Joint community patrol organized in 49th

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Communities in the 49th Precinct are taking back their neighborhood as one cohesive unit. 

On Friday, April 25, the five local community patrols in the 49th Precinct gathered and went out into Pelham Gardens, Morris Park, Pelham Parkway and Van Nest to send a message of the diligence of watchful citizens.

The caravan of patrol cars left Esplanade Avenue and Pelham Parkway at about 8:15 p.m. and traveled down Astor Avenue, before making its way towards Bronx Park, and then the communities on the other side of the parkway. 

The first run of the united patrols will not be a regular happening in the northeast Bronx, but rather a way to learn about nearby communities as well as prepare a united force in the case of an emergency.

The event was arranged by 49th Precinct Council President Joe Thompson, who recently organized a community march against crime in Van Nest with Zena Twyman.

 “Everyone is on the same page here,” he said.  “We all want the same thing; a safer community for all.”

Giving the police an extra set of eyes and ears, the patrols serve as a neighborhood watch by dedicated volunteers.

Rob LaPietro, head of the Morris Park patrol, feels the police need all the help they can get, as red tape can get in the way of making convictions.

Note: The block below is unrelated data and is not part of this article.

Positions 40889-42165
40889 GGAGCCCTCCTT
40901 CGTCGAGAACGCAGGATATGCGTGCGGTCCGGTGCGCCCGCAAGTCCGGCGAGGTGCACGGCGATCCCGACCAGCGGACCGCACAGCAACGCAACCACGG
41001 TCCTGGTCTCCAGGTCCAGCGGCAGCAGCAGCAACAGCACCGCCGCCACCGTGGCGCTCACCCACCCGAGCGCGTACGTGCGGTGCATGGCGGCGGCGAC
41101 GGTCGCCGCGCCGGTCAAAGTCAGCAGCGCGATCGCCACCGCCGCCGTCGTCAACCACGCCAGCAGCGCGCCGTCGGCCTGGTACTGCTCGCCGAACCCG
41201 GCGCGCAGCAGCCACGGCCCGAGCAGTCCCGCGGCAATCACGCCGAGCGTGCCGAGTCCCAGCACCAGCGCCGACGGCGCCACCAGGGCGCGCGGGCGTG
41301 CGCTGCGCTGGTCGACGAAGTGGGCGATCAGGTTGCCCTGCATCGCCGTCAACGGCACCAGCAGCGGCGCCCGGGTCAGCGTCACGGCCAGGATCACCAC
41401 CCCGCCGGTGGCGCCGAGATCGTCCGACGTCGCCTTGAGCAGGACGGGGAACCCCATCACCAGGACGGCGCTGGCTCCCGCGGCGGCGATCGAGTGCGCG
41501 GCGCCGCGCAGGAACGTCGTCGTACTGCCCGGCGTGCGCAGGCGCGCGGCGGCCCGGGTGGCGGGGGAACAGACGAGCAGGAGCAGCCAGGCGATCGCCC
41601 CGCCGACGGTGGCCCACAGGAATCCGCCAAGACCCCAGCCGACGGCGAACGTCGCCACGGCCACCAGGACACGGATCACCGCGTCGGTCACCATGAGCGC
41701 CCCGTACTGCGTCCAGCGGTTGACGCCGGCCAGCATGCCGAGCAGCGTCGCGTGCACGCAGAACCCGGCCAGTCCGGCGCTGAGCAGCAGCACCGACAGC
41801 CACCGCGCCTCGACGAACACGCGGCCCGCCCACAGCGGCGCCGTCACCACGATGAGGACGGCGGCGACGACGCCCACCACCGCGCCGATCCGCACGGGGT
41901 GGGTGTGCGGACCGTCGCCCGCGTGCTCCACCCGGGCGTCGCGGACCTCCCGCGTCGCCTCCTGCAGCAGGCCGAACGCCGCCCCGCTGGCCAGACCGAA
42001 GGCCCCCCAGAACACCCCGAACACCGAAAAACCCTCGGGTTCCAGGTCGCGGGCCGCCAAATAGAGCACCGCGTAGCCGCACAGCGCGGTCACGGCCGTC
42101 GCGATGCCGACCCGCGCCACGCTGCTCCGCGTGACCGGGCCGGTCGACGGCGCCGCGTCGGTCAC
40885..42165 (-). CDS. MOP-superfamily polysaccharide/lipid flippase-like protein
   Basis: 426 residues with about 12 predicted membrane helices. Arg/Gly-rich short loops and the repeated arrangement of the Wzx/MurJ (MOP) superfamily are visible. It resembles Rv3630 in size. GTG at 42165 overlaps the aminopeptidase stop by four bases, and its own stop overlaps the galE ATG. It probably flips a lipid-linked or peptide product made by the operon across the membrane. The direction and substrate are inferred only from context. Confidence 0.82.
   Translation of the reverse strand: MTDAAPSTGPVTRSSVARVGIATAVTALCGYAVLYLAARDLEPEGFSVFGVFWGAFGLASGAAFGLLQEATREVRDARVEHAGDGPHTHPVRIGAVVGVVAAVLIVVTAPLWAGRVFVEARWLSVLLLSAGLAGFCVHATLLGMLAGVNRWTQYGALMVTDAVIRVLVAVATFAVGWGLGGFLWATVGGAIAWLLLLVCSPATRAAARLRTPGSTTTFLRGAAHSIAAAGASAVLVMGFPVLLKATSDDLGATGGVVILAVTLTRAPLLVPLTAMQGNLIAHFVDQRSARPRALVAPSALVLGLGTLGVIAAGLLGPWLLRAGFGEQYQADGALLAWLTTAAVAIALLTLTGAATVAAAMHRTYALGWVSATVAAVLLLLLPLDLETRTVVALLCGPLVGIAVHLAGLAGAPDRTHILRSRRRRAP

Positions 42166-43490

“The police are already short staffed and they need to be lawyers before they act,” LaPietro contends. 

Thompson and LaPietro both cited the benefits of neighborhood watches in being able to collect information and be able to testify in court as a respected witness. 

While the patrols serve a different purpose than policing, Thompson saw the benefit of a united community force that could take on unique roles in emergencies and crises. 

“You might have a situation where there’s a huge problem, such as terrorism, and all police are called to one area,” Thompson explained. “Certain neighborhoods may be more prone to unlawful acts, we could mobilize our troops and see to those areas.”

In the case of a major tactical situation, Thompson feels that the patrols can bond together as they did Friday and look after the neighborhood.

“After you get the troops going, you want to have a plan C,” said Thompson. 

The event was also seen as a way to drum up interest in the community and find new members for the various patrols.

“People hate to be victims, they hate to be powerless,” said Thompson, offering that the patrols give an opportunity to take positive, aggressive steps against problems in the neighborhood.

He added, “It’s an opportunity to do something other than talk, and just sit back and wait for someone else to get the job done.”

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